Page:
Saudi Post has already implemented RFID in post operations, and Deutsche Post DHL has lowered fuel consumption with RFID-enabled pallets to avoid bottlenecks at loading docks. ETRI of Korea developed an RFID system that aims to reduce costs, errors and tedious human intervention while maximizing mail package process capabilities and minimizing logistics costs. The Italian Postal Service has been a leader in tagging postal bags and other uses of RFID in the postal service.

Sweden Post is also a forerunner when it comes to using RFID. They mainly use it to monitor the quality of their customer service by allowing customers to follow their own products through the postal logistics with the help of RFID.  These are just a few examples, though. For more information about 40 cases that has implemented RFID world-wide, read this article based on research by IDTechex.


As a conclusion we can state that tagging mail and mailboxes would result in:

  • Overall reduced rate of mail delivery error
  • Less human errors -> more efficient working hours in sorting and deliveries
  • Satisfied customers who trust the system
  • Less money spent on investigating lost mail
  • Less money spent on insurances for lost mai
  • Real-time up-to-date database
  • 100% exact mail traceability service for customers
  • Less vandalism of mailboxes
  • Reduced handling costs for customers -> increased competitiveness
  • More efficient and flexible operations -> shorter delivery times
  • Enhanced security and safety
  • Cheaper return package costs (for online shopping)

There is one huge flaw with the system though… when this is all reality you can no longer tell your aunt that "the post has probably lost your invitation" when she's wondering why she's not invited to your wedding… But let's look at the positive side of things! The pilots and implementations of RFID in postal services have already started and they have been considered a success. RFID will make life easier! It will be exciting to see what applications and ways of benefitting from RFID will be added as the system develops.  Let us know what you think by commenting below!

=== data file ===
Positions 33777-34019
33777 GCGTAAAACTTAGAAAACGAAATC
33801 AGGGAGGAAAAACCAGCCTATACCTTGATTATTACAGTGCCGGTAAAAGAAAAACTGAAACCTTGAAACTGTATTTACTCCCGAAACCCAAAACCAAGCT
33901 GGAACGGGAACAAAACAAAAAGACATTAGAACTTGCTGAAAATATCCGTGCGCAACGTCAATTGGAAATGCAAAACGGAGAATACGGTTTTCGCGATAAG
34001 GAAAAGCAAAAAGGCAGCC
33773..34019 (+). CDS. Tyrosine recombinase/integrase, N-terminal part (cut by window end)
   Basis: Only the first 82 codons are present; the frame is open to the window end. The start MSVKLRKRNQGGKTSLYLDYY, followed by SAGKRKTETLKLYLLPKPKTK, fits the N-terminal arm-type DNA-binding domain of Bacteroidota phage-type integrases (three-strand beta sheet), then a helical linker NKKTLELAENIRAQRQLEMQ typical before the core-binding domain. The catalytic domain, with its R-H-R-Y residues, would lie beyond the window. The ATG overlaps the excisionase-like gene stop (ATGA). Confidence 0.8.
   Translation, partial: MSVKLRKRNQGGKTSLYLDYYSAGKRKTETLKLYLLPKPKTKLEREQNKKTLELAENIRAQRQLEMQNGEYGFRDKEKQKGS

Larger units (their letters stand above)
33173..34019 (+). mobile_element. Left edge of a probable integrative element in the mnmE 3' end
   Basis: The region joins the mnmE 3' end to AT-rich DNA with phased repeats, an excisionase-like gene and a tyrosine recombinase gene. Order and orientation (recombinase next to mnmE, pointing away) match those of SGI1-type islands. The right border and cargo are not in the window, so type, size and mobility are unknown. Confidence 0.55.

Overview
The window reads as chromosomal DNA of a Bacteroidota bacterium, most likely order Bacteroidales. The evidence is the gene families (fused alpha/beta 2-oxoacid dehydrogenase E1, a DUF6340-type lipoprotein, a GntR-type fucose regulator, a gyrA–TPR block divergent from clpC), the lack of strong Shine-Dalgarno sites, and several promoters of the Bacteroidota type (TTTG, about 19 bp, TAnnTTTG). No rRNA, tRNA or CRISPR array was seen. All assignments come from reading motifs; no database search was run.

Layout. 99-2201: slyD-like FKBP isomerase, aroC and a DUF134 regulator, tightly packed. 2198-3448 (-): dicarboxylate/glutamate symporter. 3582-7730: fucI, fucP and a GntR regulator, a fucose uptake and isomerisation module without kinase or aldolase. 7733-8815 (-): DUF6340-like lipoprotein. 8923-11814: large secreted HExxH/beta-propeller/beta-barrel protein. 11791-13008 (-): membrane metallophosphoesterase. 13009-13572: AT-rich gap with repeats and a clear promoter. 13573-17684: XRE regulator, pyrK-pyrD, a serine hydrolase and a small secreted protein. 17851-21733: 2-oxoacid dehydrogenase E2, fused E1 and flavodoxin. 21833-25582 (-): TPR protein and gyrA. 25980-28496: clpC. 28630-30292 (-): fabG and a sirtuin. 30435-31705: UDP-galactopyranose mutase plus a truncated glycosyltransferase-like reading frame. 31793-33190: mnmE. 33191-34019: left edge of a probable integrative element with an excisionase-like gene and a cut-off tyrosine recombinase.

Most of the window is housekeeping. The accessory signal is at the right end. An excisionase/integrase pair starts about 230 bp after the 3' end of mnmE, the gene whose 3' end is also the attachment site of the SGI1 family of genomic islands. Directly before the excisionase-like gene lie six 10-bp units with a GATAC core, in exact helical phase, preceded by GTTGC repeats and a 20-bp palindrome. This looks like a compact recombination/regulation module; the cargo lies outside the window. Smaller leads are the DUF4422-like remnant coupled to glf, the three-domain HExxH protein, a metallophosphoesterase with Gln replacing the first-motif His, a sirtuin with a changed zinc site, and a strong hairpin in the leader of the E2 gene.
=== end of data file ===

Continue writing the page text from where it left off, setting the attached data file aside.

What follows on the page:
20 comments on “National post office RFID system”

  1. Gravatar of sohrab keshavarzsohrab keshavarz
    Posted 22 December 2013 at 12:40:54

    I need to information
    abut rfid in post offic procces

  2. Gravatar of Kirsikka DrägerKirsikka Dräger
    Posted 23 December 2013 at 13:04:22

    Hello Sohrab,

    what kind of information are you looking for?

    Best regards,


  3. Posted 28 April 2015 at 11:11:27

    Dear Sir/Madam,

    do you have Russian-speaking managers?

    I have some questions about this solution, and i think that i have no ability to fully explain all of my mind on English.

  4. Posted 25 June 2015 at 14:01:58

    Hello Binur,
    You can send your request to info@nordicid.com and we will forward it to our Russian speaking partner.

    BR, Mirva

  5. Gravatar of ibrahimibrahim
    Posted 04 August 2015 at 16:47:07

    Team please tell me who did the implementation in Saudi Post?
    Thanks and Best Regards

  6. Gravatar of Suvi DalénSuvi Dalén
    Posted 11 August 2015 at 08:51:21

    Hi Ibrahim,

    here is some more information about the implementation: http://www.rfidjournal.com/articles/view?4829/2 . Hope this helps you!

    br, Suvi